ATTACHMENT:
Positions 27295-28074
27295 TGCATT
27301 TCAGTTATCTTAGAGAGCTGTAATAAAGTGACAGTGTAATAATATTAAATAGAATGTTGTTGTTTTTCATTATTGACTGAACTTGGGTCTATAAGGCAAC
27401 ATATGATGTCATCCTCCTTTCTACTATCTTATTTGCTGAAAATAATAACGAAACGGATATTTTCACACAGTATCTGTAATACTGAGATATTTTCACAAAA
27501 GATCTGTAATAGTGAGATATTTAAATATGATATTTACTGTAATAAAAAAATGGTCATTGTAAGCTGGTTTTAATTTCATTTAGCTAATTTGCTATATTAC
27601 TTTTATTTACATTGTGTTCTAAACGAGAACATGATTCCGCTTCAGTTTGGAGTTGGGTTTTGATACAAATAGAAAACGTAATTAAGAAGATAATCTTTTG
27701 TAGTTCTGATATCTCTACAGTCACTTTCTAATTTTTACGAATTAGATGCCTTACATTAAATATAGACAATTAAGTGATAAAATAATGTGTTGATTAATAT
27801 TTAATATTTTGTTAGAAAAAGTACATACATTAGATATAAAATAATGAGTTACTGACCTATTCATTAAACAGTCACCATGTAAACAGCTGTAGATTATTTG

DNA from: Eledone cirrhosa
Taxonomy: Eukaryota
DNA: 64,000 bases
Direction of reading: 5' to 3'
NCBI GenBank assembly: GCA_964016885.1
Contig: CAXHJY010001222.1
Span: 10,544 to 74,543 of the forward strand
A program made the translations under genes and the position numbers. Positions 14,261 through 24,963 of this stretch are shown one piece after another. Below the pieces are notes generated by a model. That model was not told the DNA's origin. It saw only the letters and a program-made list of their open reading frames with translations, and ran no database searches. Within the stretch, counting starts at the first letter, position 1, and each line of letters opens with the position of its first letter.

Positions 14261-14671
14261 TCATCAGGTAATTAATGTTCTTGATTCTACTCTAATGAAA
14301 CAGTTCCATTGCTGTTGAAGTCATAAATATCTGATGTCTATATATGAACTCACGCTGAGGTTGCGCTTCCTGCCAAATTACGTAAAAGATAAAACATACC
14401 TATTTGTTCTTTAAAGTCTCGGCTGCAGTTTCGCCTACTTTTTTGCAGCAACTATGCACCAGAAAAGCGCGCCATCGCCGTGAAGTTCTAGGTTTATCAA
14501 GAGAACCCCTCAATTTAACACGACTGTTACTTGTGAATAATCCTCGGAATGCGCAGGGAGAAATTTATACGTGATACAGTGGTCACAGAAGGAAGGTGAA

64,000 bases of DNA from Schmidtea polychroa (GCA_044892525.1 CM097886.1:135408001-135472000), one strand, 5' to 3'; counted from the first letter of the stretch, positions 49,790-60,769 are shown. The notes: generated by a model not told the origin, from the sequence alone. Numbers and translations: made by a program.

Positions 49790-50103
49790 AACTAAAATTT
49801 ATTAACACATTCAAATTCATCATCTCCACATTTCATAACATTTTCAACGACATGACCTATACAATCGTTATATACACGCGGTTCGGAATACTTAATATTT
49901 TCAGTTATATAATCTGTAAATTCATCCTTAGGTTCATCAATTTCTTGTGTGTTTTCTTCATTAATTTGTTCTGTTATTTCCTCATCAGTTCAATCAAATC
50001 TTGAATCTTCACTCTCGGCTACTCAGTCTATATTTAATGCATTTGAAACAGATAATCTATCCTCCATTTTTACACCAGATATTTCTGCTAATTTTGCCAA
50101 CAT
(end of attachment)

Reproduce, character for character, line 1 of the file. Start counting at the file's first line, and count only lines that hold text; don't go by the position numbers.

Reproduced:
Positions 27295-28074